Outside the ring Johnson was a fast liver and a lover of the sporting life. He insisted on living his life however he chose with whomever he chose to live it with. He didn’t allow anyone or any social conventions from keeping him from enjoying his pleasures. He loved racing fast cars, gambling, playing the Viola, reading Shakespeare and the company of white women. As you can imagine what got Jack in the most trouble wasn’t Shakespeare or the Viola but his affinity for white women. This infuriated much of middle class black America who, according to The New York Age, a newspaper serving the black community, called for him to be more modest. Modesty, however, wasn’t enough for much of white America who wanted to see Jack punished. In this they were successful as he was charged, prosecuted and convicting of violating the Mann Act for traveling across state lines with his white girlfriend. The trial lasted less than 2 hours and Johnson was found guilty and sentenced to a year and a day in prison.
Click on the video to watch the 1909 fight of Stanley Ketchel vs Jack JohnsonReleased on $800 bond Jack was shadowed night and day by the police making sure he didn’t jump bail. However Ever clever Jack wasn’t ready for prison and devised a plan to flee the country.
He convinced his good friend Ruke Foster, pitcher and manager of the traveling black baseball team Fosters Giants to lend him a uniform, give him some bags to carry and let him board a train with the team heading out on a North East barnstorming tour. With his cap pulled down low on his head Johnson boarded the train unnoticed by the police. Jack eventually made his way to Europe where he boxed in exhibitions, performed in vaudeville shows and fought bulls in Spain.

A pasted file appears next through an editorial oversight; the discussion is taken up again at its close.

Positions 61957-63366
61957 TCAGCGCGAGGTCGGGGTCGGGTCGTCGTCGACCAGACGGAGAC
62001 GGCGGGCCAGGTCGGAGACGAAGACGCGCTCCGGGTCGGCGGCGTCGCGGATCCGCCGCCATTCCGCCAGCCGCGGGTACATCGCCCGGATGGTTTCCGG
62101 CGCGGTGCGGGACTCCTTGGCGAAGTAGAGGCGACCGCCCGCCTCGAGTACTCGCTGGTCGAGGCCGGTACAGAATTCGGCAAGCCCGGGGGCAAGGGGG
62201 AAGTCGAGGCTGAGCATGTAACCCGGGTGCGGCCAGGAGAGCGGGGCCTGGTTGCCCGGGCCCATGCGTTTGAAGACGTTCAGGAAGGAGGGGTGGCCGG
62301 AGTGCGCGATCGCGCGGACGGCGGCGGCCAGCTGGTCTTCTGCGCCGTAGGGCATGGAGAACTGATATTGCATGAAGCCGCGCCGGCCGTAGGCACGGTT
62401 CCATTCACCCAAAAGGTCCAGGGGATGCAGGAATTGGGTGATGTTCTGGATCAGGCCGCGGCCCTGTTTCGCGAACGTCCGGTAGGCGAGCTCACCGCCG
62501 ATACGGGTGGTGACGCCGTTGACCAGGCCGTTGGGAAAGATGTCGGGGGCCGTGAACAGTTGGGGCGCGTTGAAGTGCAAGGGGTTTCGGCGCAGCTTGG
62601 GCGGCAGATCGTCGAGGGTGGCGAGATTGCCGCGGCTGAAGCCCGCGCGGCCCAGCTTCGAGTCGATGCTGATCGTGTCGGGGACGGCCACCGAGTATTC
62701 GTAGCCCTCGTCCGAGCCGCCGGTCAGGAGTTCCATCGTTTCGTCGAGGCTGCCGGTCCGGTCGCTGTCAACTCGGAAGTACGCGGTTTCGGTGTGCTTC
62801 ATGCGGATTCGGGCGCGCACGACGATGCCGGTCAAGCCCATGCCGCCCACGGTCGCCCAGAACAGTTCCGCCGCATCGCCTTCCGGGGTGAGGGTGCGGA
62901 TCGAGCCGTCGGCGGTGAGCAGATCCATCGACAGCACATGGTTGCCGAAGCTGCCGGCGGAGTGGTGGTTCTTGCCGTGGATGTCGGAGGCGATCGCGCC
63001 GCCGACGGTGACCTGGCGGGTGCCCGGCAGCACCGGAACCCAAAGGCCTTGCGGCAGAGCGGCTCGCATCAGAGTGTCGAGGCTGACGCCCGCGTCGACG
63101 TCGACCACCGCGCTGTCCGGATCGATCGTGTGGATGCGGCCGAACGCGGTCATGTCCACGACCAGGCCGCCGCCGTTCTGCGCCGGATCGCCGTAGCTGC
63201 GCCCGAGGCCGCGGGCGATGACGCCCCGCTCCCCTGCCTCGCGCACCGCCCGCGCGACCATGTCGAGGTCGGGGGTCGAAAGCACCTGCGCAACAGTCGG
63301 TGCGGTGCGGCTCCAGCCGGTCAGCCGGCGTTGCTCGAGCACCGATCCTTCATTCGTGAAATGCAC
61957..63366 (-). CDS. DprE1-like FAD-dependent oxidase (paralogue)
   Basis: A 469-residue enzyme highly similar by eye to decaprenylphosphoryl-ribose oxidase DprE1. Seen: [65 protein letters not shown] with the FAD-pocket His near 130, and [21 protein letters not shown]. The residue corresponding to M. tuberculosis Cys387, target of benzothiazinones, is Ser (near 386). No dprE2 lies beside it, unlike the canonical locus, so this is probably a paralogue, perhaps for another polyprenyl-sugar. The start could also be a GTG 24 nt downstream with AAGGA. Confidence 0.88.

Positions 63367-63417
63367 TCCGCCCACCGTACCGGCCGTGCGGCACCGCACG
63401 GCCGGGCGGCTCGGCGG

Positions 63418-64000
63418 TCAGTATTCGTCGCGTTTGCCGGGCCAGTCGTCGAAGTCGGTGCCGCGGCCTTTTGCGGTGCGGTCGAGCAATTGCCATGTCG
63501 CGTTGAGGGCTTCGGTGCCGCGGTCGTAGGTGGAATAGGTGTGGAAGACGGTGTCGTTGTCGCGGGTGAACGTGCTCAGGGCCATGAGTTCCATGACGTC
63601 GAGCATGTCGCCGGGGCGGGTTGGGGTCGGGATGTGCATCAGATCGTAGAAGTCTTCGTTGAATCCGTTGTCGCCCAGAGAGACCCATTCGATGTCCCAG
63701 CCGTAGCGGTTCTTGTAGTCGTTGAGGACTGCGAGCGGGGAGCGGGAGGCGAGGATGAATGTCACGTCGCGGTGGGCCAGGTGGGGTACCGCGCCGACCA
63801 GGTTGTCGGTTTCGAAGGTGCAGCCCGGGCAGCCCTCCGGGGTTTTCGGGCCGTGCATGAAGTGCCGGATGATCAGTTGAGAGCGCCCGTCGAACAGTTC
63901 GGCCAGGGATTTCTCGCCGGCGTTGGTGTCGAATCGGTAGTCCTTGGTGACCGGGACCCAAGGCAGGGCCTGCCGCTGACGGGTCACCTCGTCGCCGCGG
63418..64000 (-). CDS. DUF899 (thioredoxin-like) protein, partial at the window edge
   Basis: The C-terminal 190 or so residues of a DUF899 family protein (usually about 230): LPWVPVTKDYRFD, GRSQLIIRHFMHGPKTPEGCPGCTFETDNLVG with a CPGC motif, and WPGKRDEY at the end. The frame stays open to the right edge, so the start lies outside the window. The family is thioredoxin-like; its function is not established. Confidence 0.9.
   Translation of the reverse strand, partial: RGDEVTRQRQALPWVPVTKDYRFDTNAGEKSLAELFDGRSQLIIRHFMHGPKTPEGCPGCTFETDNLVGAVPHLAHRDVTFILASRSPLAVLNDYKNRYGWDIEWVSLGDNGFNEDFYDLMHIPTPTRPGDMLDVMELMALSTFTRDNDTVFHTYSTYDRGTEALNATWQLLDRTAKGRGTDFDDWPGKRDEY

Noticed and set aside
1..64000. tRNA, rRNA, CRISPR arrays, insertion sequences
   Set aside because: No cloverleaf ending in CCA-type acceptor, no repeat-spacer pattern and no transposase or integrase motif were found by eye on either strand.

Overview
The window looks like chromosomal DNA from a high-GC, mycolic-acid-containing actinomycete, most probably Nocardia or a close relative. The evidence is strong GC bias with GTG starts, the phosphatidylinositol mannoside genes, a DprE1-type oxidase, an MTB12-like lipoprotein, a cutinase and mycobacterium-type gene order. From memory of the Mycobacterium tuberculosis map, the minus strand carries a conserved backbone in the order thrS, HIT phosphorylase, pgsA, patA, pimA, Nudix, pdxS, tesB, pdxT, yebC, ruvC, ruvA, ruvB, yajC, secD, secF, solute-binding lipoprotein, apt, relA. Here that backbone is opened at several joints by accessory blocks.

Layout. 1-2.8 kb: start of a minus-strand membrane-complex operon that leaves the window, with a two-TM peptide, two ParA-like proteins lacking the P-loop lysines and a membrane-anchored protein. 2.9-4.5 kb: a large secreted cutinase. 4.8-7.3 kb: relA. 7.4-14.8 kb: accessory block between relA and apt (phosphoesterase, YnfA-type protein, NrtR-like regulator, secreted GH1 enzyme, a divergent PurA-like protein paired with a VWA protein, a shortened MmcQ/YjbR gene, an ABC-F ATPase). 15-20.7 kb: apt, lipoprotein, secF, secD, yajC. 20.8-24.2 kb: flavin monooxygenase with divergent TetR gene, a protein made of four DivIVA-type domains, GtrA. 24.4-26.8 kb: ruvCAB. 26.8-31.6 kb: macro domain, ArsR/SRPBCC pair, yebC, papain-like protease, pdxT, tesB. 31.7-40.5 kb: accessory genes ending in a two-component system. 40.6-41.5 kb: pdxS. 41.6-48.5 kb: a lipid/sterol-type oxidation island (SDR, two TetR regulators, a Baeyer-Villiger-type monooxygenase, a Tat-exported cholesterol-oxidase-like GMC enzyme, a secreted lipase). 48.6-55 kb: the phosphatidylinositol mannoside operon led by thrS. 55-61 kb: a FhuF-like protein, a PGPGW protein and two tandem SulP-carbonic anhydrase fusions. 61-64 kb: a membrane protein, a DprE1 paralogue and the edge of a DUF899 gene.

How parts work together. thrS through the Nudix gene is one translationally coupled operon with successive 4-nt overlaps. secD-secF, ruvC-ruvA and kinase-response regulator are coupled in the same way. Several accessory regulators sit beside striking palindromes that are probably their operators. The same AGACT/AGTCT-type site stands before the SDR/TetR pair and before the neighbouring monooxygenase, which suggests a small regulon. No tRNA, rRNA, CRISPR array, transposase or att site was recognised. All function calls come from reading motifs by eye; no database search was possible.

After seeing the Pulitzer Prize winning play The Great White Hope, Muhammad Ali said
“Thats my story. You take out the issue of white women and replace it with the issue of religion. That’s my story.”. Eventually growing tired of being on the run in Europe and missing his family Jack took his first step towards returning home by agreeing to fight Jess Willard in Cuba. Jack lost the fight in a lackluster performance, which he later said he threw, and returned to the U.S. in 1920, turning himself in and serving his sentence.
Johnson who started his career fighting in Battle Royale’s for coins thrown into the ring rose to be the Heavyweight Champion of the World, earning $117,000 in his 1910 fight with Jim Jeffries. He held the title from 1908 through 1915, at the time the longest reign in Heavyweight Championship history and is considered to be one of the greatest if not the greatest defensive boxers of all time.
Reflecting on his life Jack was quoted as saying “Don’t let your dreams be dreams.” and “I have found no better way of avoiding race prejudice than to act with people of other races as if prejudice didn’t exist.”